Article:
The man who served as a temporary manager of the Iowa Film Office says he warned officials six years ago that the man hired to do the job permanently wasn’t qualified.
Steve Schott was hired as consultant to the Iowa Film Office in the fall of 2002 after former Film Office manager Wendol Jarvis resigned to open a “Papa Murphy’s” pizza store in Kansas City. Schott says he ran the Film Office for about a year, until Tom Wheeler was hired as its manager.
“When I saw his resume I questioned his experience and capabilities to be able to do the job,” Schott says. “And even though he is a nice man, he was totally unqualified for the job, in my opinion.”
According to Schott, Wheeler had no experience “managing staff or large budgets.” Schott says back in 2003, he took his concerns about Wheeler to his immediate boss and to Mike Blouin, who was director of the Iowa Department of Economic Development at the time.
“The response was that they had selected him and they felt he was the right person for the job,” Schott says. “I also wrote the governor at the time, Governor Vilsack, and questioned (Wheeler’s hiring) and I was told that that was the decision that they made.”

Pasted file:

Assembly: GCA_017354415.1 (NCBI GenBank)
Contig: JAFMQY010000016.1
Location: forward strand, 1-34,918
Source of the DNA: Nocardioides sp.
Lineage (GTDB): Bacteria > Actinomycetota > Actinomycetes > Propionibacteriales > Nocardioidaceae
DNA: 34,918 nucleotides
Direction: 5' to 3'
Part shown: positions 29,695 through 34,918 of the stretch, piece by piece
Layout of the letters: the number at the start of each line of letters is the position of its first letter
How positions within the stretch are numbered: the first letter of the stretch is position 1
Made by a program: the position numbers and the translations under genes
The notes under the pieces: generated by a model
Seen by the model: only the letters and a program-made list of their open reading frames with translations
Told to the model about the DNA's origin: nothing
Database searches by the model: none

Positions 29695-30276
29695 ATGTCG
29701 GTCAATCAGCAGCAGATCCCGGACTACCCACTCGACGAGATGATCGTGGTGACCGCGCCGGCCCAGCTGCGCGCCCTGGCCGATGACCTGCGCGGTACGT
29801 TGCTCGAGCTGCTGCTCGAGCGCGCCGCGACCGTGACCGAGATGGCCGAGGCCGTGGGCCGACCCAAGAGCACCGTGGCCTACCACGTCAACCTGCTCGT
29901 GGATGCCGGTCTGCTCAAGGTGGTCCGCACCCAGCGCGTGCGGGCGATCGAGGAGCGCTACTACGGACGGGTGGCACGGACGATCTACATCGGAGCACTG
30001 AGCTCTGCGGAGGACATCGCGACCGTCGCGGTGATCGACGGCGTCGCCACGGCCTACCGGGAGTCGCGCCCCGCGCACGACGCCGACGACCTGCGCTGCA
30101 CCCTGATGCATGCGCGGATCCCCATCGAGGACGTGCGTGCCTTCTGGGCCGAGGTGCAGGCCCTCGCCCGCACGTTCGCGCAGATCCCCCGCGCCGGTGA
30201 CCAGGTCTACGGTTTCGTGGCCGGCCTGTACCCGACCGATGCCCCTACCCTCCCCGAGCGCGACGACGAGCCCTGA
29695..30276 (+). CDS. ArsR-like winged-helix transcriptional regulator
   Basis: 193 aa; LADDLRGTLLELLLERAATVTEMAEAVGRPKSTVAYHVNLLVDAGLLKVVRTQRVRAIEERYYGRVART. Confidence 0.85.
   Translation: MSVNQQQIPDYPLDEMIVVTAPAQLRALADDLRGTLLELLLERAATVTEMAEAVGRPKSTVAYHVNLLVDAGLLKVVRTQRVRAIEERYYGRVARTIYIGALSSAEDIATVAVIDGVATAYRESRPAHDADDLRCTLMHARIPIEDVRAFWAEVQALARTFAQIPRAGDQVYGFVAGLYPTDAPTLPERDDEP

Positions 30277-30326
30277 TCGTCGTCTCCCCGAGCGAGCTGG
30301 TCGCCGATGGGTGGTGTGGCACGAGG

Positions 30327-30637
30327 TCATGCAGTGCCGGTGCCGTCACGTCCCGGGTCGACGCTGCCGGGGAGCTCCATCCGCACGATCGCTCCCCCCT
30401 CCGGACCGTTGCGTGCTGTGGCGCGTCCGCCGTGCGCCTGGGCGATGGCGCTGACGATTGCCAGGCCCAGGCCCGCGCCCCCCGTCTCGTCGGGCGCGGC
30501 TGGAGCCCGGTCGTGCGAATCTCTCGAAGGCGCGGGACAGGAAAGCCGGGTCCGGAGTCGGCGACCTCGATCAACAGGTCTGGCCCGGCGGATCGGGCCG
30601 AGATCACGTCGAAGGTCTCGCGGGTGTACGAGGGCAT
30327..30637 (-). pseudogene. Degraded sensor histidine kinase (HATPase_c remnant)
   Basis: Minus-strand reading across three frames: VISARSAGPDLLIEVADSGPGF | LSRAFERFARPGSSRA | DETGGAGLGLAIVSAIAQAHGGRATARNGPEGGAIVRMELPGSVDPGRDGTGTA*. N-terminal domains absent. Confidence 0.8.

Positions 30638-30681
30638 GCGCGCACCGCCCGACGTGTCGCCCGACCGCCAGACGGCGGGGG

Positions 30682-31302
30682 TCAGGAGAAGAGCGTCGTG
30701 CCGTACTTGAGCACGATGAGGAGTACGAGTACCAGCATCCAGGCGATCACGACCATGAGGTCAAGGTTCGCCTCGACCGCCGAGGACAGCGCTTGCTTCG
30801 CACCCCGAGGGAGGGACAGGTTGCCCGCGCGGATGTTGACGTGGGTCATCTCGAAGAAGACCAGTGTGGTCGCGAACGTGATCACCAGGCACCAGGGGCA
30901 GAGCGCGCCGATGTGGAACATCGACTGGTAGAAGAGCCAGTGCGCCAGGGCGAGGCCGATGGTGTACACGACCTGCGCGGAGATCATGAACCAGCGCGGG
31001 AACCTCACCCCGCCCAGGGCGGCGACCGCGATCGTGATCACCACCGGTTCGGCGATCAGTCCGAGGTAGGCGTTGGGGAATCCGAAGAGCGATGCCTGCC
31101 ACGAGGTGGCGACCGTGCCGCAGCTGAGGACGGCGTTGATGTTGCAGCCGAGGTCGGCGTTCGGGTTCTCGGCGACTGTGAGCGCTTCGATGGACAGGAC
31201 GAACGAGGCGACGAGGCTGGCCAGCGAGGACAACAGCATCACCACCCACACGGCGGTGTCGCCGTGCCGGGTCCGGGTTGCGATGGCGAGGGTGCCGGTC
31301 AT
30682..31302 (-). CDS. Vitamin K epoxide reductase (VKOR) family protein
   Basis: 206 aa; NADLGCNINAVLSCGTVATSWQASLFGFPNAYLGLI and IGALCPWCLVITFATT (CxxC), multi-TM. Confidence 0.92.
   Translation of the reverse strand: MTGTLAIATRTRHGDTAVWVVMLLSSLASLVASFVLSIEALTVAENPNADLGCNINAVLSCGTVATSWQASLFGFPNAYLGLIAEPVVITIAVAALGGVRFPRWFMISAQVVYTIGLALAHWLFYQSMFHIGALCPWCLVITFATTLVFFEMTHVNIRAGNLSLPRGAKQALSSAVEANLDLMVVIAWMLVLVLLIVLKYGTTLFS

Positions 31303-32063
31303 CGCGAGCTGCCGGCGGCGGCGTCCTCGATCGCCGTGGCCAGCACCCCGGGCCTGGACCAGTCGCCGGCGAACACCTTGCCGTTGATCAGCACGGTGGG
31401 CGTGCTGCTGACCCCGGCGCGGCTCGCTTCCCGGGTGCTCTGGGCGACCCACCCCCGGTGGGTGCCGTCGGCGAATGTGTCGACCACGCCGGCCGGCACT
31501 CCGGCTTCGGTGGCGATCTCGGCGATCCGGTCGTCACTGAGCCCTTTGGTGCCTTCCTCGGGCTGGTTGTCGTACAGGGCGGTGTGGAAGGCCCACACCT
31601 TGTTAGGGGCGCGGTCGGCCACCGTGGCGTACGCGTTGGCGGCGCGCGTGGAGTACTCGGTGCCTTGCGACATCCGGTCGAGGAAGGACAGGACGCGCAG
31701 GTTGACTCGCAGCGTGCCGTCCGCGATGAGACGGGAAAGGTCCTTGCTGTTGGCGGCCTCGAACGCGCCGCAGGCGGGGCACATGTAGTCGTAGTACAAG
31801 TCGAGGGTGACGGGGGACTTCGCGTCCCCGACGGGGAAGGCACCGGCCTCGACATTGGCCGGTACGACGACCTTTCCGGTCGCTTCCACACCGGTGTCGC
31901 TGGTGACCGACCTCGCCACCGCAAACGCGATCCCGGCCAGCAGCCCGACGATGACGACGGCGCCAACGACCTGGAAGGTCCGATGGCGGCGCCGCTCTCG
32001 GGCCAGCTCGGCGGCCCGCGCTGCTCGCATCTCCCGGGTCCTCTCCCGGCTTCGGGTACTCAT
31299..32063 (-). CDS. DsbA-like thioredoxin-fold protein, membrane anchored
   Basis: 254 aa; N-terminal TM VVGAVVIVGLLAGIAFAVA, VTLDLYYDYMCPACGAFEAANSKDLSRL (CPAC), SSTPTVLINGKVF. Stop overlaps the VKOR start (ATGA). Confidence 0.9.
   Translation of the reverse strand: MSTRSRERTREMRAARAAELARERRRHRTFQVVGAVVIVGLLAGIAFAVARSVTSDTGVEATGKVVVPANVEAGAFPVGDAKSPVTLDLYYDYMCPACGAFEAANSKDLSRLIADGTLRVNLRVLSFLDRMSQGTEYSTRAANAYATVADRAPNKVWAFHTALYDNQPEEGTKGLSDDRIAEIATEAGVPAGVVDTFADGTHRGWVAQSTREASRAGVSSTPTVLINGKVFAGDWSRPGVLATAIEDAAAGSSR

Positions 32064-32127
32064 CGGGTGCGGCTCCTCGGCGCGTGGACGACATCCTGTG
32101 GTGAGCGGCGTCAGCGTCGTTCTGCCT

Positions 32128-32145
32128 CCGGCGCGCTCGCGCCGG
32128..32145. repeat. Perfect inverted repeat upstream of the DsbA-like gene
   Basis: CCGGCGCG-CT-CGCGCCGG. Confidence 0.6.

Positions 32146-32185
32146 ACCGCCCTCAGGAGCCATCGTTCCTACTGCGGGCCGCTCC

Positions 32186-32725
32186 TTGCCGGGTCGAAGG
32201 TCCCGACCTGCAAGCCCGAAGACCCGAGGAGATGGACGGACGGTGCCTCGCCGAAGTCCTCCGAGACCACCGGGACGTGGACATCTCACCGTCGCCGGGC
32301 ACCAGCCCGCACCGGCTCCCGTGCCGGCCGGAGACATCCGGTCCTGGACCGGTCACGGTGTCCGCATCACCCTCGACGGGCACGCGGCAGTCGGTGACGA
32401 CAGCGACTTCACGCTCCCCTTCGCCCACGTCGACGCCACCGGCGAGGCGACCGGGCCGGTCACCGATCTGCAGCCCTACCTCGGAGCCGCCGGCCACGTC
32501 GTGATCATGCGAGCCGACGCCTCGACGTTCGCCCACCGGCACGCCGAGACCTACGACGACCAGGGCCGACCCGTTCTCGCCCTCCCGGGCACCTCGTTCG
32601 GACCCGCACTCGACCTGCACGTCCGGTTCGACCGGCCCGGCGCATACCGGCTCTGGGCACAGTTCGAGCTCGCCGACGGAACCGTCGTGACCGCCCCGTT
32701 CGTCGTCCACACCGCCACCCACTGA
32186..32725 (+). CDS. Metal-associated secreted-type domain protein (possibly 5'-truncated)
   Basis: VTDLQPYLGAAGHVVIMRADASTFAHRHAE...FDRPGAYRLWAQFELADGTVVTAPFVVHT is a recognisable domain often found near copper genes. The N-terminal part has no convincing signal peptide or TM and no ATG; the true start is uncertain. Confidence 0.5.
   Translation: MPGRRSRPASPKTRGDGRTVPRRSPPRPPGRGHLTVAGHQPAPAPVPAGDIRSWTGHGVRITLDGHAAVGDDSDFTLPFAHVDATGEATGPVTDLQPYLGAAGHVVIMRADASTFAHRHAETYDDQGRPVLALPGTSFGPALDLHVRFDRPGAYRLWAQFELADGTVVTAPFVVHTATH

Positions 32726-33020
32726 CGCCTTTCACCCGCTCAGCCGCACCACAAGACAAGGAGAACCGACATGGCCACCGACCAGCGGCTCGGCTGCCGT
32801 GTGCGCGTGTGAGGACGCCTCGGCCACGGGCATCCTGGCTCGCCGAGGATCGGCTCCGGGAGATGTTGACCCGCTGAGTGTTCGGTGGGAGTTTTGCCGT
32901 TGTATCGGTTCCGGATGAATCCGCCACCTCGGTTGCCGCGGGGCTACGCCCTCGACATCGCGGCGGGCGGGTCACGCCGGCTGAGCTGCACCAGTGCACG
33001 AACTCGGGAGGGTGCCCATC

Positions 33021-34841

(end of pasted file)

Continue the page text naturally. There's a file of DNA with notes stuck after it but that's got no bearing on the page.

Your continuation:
Others in the state’s film industry say they more recently warned state officials Wheeler was swamped and unable to handle the volume of documents related to the state tax credit applications, but problems in the office weren’t publicly disclosed until last month.
“I was incensed, upset, angry — still am,” Schott says. “We had this wonderful opportunity to bring films and build a film industry in Iowa and it looks like it’s being unraveled and destroyed.”
Schott has worked for over 30 years in the film industry. Most of that time was spent as a freelancer, with stints as a producer on “The Jeff Foxworthy Show,” on reunion shows involving Carol Burnett, and on the movie “The Final Season.” In 2007, Schott became an executive producer at Hawthorne Direct, a Fairfield, Iowa-based agency that’s in the production business — writing scripts, shooting the videos and buying the time on television and radio to air what they’ve produced.
His company has worked on five projects that applied for the state tax credits for TV and film production in Iowa and received the credits for three of those. The other two are pending. “But now we have another client that was hoping to get the tax credit that we’ve had to inform the program has been suspended,” Schott says. “And we may or may not get that work.”
Governor Chet Culver ordered the film tax credit program suspended on Friday, September 18th and he fired Wheeler the following Monday.